Actor Doug Peruski is taking his Square Peg Players to New York.
Online PR News – 15-July-2014 – Duluth, GA – Doug Peruski says that as an actor, he has to give New York a try. And he is taking his popular theatre group, The Square Peg Players, with him – if in name only.
Doug Peruski co-founded the group, which he refers to as "The Squares," soon after graduating from the University of Georgia five years ago. Along with co-founder Thomas Forsythe, Doug Peruski and The Square Peg Players have become a fixture in the Duluth artistic scene, especially with its popular "Improv Night" series of performances.
But he and the Square Peg Players, Doug Peruski says, have become big fish in a small pond, and in order to grow artistically he needs the greater waters of New York. Doug Peruski recently announced that when the Squares' current production, Thomas Forsythe's No Rights Reserved, ends its Duluth run, he will try the Big Apple. And the Square Peg Players will be going with him.
There are only five actors associated with the Square Peg Players on a regular basis, Doug Peruski says. "And that includes me, Tom, and Tom's wife Angela." The other regulars are Allyson Fielder and Brian Sugarman.
Doug Peruski says that once they are in New York, the trio of Square Peg Players will stage Forsythe's new play Elastic Magnet at a venue he has already contracted with, and describes as "off-off-off-off and really way off Broadway." He and Forsythe will cast the play soon after arriving, and hope to find several who can replace Fielder and Sugarman.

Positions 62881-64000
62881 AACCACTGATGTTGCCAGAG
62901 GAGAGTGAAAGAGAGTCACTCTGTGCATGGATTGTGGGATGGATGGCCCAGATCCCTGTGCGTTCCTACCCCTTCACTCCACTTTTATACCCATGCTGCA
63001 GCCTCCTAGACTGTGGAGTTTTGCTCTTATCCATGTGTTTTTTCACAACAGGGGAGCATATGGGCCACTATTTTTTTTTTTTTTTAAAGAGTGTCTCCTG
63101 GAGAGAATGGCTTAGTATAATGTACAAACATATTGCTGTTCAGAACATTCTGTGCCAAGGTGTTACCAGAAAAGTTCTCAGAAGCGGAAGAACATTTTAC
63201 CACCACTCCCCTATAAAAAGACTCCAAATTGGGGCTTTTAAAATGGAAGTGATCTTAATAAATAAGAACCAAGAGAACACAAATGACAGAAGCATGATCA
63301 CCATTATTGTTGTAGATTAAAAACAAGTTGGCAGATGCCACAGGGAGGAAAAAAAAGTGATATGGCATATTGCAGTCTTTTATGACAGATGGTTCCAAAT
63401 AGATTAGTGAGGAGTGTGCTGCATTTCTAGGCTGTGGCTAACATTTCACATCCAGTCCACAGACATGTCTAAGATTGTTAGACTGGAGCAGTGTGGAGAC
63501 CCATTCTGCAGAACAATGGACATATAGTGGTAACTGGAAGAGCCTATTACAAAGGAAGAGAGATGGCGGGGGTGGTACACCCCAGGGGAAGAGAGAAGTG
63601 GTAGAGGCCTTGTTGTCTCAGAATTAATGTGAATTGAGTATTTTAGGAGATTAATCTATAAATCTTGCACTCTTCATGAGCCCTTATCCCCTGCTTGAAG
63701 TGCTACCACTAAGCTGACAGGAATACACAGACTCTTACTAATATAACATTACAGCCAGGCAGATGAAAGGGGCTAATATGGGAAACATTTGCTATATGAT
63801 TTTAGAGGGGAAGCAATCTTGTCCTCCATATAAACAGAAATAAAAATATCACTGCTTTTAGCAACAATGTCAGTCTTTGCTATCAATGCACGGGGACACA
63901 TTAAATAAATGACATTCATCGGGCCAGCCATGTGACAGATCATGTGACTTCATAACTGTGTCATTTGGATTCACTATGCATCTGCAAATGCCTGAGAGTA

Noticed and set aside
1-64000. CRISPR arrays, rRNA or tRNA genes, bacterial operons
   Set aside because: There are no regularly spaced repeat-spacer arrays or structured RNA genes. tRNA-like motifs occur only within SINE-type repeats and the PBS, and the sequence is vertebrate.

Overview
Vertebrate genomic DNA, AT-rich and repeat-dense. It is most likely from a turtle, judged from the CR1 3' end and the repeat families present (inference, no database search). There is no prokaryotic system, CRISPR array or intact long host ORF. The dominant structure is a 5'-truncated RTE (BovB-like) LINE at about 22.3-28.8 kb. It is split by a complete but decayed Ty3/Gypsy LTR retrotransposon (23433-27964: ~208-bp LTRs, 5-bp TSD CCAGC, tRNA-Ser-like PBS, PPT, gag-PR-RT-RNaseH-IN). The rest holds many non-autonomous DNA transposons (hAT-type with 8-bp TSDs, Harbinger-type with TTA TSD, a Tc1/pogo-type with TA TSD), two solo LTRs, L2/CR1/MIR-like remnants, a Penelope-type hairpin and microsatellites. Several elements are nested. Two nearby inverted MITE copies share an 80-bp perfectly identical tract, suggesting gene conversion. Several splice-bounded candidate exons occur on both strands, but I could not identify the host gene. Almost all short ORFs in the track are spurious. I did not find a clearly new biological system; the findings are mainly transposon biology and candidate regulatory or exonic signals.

Allyson Fielder is a Theatre Arts professor at Duluth Community College and says she is unable make the move. "I'm sorry to see Doug go," she said, when contacted for this article. "But I understand that it's something he needs to do."
At age sixty-eight, Brian Sugarman said he is too old to make the move. "I'm going to miss the Squares," the veteran actor said.
The Square Peg Players very nearly folded after its first Duluth production, Thomas Forsythe's Not Again!, was panned by Atlanta critics as a sophomoric comedy that wasn't very funny. But Doug Peruski's performance as Philip was singled out as the play's one bright spot. "Doug Peruski, a UGA grad with only limited professional experience, surprises with a star turn in the role of Philip," Timothy Slater wrote in an influential review in The Atlanta Constitution. "We look forward to seeing more of this surprising and talented young actor." Doug Peruski's performance was not enough to save the play, and it closed after just sixteen performances.
Things turned around for the Square Peg Players when Doug Peruski hit on the idea of having an Improv Night. By then the Square Peg Players had purchased an empty barn on the outskirts of Duluth and renovated it into a theatre. Improv Night was an immediate hit and transformed the ostensibly nonprofit Square Peg Players into a financially secure acting company.
"Improv can be scary," Doug Peruski says, "but it's the thing every actor needs to do in order to stretch and grow." Taking suggestions from the audience, the core group of five Square Peg actors, and whatever other actors showed up to participate, worked without a script and without any planning, making up scenes and dialog as they went along. "Sometimes it was a little stiff," Doug Peruski recalls, "but other times it was pure magic. You'd wonder, Where is this stuff coming from?"
Doug Peruski says if things don't work out in New York, he'll return to Duluth. Either way, he says he will continue with the theatre. "The important thing for me is to act," he says. "If I flop in New York, and have to come back here, then that's fine. At least I tried. I don't need to be a star. But I do need to act."
About: Duluth actor Doug Peruski is moving The Square Peg Players to New York.